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Thinx Responds To Claims Toxic Chemicals Were Found In Period Underwear

Period underwear brand Thinx will ‘dramatically’ expand the list of chemicals it tests for after an Australian scientist claimed he found toxic chemicals in the crotch of some of the brand’s products.

The New York-based company has hit back at claims 'high levels' of per-and polyfluorinated substances (PFAS) were detected in its period underwear, saying it goes to great lengths to keep its products body-safe.

Thinx makes feminine hygiene products, including period underwear, to offer women a reusable alternative to pads and tampons. The products can be bought online in Australia.

Last week, a report claimed independent testing had found PFAS on two varieties of Thinx underwear. Thinx maintains that its own third-party testing has never detected any traces of PFAS.

Image: Thinx

PFAS are a group of manufactured chemicals that have been used for decades to make products that resist heat, stains, grease and water.

According to the Australian health department, PFAS might be present in furniture and carpets, food containers and makeup along with other personal care and cleaning products.

Studies in the U.S. have linked some PFAS to thyroid and kidney cancer, among other health issues. But the health department maintains there is no consistent evidence that exposure causes adverse health effects in humans.

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The U.S. report, published in Sierra, cited a small pool of findings collected by Australian-born nuclear scientist Dr Graham Peaslee, who now works in Chicago.

Sierra writer Jessian Choy wrote that she sent Peaslee unworn samples of Thinx's organic cotton underwear line, along with two varieties from European brand Lunapads.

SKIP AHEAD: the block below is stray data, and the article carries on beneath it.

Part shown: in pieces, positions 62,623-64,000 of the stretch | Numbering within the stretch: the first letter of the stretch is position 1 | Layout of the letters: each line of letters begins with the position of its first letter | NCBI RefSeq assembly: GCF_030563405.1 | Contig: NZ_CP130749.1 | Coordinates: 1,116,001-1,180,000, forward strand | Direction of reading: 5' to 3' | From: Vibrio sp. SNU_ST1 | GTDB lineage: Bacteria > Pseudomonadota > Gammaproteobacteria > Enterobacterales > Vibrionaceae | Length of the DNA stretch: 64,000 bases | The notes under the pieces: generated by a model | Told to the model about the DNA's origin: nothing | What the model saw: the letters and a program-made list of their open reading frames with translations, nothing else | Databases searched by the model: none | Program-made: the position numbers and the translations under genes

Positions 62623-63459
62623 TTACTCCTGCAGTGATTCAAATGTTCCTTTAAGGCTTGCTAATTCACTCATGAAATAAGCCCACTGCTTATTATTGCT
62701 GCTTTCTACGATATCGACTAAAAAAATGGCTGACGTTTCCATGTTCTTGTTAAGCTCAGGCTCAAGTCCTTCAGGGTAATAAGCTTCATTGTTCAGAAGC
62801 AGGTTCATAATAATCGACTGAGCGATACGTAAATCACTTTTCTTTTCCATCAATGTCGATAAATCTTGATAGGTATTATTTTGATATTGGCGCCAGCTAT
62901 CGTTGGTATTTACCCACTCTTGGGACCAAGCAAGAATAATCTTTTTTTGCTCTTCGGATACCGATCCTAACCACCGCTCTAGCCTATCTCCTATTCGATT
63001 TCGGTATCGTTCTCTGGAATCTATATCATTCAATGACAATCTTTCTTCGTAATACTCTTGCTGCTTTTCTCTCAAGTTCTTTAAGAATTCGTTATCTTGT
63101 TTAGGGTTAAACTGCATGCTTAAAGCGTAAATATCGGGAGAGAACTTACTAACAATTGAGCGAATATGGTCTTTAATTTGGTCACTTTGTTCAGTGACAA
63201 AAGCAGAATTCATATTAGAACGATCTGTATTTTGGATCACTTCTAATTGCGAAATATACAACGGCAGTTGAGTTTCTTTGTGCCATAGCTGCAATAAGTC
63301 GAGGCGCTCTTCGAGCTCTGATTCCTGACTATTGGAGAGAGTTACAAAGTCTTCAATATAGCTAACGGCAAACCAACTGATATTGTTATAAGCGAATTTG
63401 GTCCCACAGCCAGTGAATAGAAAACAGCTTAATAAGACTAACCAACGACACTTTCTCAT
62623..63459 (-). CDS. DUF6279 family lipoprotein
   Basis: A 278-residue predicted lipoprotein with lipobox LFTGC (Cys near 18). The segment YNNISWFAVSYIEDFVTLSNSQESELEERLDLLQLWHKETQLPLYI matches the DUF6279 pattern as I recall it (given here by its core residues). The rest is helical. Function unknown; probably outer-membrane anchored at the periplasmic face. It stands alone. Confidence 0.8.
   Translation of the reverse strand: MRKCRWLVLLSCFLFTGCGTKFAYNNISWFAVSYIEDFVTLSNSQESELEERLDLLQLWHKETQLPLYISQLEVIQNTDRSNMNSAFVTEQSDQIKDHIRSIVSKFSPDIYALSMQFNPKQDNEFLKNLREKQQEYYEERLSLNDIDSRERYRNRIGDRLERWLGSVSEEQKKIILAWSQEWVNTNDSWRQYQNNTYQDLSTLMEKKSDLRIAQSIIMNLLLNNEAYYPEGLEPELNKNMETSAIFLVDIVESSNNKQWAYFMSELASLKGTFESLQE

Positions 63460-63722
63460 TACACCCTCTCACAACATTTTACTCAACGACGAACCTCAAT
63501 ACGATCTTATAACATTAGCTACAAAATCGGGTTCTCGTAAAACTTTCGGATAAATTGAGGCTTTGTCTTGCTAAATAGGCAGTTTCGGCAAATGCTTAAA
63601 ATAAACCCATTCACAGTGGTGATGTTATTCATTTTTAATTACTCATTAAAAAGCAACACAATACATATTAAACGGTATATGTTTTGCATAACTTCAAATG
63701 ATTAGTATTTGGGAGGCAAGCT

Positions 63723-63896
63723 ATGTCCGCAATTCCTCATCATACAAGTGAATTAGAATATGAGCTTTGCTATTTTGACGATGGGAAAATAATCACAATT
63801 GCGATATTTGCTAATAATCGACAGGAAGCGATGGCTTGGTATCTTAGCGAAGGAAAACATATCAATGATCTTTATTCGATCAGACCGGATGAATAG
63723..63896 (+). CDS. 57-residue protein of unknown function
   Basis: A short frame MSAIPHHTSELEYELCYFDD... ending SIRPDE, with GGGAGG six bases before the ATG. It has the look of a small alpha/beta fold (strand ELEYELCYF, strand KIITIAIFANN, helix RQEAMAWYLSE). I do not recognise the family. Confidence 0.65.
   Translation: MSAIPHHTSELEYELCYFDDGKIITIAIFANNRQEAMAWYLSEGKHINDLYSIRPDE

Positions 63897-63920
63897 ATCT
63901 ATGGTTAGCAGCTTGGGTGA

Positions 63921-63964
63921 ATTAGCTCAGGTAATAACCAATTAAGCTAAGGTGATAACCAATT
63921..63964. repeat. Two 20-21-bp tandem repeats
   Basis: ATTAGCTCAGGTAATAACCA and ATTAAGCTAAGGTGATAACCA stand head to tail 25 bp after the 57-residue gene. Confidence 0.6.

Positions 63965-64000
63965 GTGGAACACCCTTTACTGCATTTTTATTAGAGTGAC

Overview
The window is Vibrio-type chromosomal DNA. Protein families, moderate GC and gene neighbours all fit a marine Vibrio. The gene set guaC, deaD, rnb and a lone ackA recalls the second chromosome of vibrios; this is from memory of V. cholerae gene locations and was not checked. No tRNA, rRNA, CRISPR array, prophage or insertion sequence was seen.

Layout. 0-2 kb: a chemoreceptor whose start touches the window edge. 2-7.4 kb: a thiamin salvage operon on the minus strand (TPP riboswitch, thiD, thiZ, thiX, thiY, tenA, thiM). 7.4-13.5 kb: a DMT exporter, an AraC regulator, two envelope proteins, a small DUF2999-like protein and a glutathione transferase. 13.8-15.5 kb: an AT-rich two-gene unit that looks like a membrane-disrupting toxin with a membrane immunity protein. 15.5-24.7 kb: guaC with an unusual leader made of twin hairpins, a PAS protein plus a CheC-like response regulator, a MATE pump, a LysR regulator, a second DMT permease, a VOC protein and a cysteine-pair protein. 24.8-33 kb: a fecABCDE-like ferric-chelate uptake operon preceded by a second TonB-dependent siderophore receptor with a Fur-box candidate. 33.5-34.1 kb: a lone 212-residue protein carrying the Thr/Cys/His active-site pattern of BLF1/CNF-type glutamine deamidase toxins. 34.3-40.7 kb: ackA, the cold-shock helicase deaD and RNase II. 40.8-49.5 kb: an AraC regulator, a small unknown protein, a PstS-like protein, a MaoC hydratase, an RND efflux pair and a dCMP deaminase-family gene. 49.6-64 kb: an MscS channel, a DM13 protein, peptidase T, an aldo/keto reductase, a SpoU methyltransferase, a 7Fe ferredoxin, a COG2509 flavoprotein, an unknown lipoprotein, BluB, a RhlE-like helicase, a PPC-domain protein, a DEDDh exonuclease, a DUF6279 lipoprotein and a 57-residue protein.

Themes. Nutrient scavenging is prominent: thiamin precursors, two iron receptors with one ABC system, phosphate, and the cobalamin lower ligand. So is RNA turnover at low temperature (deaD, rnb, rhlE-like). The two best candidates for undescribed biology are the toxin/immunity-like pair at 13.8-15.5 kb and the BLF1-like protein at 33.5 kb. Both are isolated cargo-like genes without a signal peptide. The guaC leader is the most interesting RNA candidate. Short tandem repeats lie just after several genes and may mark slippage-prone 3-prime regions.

Speaking to 10 daily, Peaslee confirmed he had been contacted by a woman to run tests on the underwear and that they had previously worked on a similar project about menstrual underwear together.

Peaslee said he used a form of nuclear reaction analysis called particle-induced gamma-ray emission (PIGE) to conduct fluorine measurements on the samples.

He said he found a layer of "fluorinated material" inside the crotch of all Thinx varieties supplied to him.

According to the Sierra report, the tests found 3,264 parts per million (ppm) PFAS in a sample of the My Thinx 'organic' brief and 2,053 ppm in the 'organic' BTWN Shorty underwear, made for teens.

Peaslee said copper and zinc were also present in the Thinx samples.

He said this is indicative of copper and zinc oxide nanoparticle treatments -- or antimicrobials -- which are used in some textiles.

The tested Lunapads underwear reportedly did not contain the chemicals that the Thinx underpants tested positive for.

Despite the findings, Peaslee acknowledged his sample size was "too small to say anything definitive" and that the results would not necessarily extend to samples in all countries.

"The results certainly need to be verified more broadly," he said, but added that he felt consumers "have the right to know".

Thinx has contested the Sierra report, telling 10 daily that its own third-party testing has never detected any harmful chemical levels, including PFAS.

“All Thinx and Thinx (BTWN) underwear undergo the most stringent product safety evaluations available," CEO Maria Molland said.

"While Thinx products comply with all legal safety standards in Europe and the U.S. we go beyond those requirements and are constantly working to improve our products and manufacturing processes to use the safest substances and materials available."

The company has publicly released its latest third-party lab tests from September 2019, which appear to show no evidence of PFAS.

The company claimed it had reached out to Sierra "to learn more about their testing process". 

Molland added Thinx will "dramatically" expand the list of chemicals it tests for to develop a "robust, safer chemical policy" across the brand.

"If any unregulated PFAS chemicals are ever found in our products, we will move swiftly to remove them," she said.

Another popular Australian brand of period underwear is Modibodi.

It was not involved in Peaslee's testing.

Modibodi CEO Kristy Chong told 10 daily its materials and treatments have been scientifically tested to ensure they comply with global standards and requirements.

"We do not use PFA or nanotechnology in our garments," Chong said.

Peaslee said he hopes his initial tests will encourage others to follow suit.

"Given the growing concern about using these chemicals only for essential uses because of their environmental and human health issues, I think we need to identify where they are being used and urge brands to avoid PFAS," he said.